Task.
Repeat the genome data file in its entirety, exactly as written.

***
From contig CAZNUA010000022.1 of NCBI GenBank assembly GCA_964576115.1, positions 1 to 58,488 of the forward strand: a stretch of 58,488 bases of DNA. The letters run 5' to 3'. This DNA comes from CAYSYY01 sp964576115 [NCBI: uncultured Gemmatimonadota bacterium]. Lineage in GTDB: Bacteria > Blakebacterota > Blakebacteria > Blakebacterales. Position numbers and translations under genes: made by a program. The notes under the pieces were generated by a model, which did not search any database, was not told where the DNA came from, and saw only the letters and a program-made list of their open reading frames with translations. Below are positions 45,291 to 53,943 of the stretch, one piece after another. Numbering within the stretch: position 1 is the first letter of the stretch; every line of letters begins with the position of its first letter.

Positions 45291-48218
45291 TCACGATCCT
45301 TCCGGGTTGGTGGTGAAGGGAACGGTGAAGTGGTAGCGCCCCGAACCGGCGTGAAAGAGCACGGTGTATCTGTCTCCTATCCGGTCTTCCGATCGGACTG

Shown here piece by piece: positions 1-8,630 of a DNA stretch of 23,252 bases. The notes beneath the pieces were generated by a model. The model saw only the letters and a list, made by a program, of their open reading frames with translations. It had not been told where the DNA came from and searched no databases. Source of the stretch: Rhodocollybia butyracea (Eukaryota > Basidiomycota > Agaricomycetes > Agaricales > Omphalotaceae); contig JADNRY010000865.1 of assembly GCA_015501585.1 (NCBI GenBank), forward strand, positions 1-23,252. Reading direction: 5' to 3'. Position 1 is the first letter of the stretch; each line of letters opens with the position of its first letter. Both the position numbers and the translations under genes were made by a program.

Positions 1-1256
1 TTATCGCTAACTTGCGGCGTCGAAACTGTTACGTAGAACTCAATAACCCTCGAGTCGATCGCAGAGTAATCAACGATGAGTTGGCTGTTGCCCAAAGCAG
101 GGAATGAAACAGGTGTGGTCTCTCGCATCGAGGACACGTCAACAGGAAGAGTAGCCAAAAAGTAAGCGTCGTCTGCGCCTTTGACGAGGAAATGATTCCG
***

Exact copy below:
From contig CAZNUA010000022.1 of NCBI GenBank assembly GCA_964576115.1, positions 1 to 58,488 of the forward strand: a stretch of 58,488 bases of DNA. The letters run 5' to 3'. This DNA comes from CAYSYY01 sp964576115 [NCBI: uncultured Gemmatimonadota bacterium]. Lineage in GTDB: Bacteria > Blakebacterota > Blakebacteria > Blakebacterales. Position numbers and translations under genes: made by a program. The notes under the pieces were generated by a model, which did not search any database, was not told where the DNA came from, and saw only the letters and a program-made list of their open reading frames with translations. Below are positions 45,291 to 53,943 of the stretch, one piece after another. Numbering within the stretch: position 1 is the first letter of the stretch; every line of letters begins with the position of its first letter.

Positions 45291-48218
45291 TCACGATCCT
45301 TCCGGGTTGGTGGTGAAGGGAACGGTGAAGTGGTAGCGCCCCGAACCGGCGTGAAAGAGCACGGTGTATCTGTCTCCTATCCGGTCTTCCGATCGGACTG

Shown here piece by piece: positions 1-8,630 of a DNA stretch of 23,252 bases. The notes beneath the pieces were generated by a model. The model saw only the letters and a list, made by a program, of their open reading frames with translations. It had not been told where the DNA came from and searched no databases. Source of the stretch: Rhodocollybia butyracea (Eukaryota > Basidiomycota > Agaricomycetes > Agaricales > Omphalotaceae); contig JADNRY010000865.1 of assembly GCA_015501585.1 (NCBI GenBank), forward strand, positions 1-23,252. Reading direction: 5' to 3'. Position 1 is the first letter of the stretch; each line of letters opens with the position of its first letter. Both the position numbers and the translations under genes were made by a program.

Positions 1-1256
1 TTATCGCTAACTTGCGGCGTCGAAACTGTTACGTAGAACTCAATAACCCTCGAGTCGATCGCAGAGTAATCAACGATGAGTTGGCTGTTGCCCAAAGCAG
101 GGAATGAAACAGGTGTGGTCTCTCGCATCGAGGACACGTCAACAGGAAGAGTAGCCAAAAAGTAAGCGTCGTCTGCGCCTTTGACGAGGAAATGATTCCG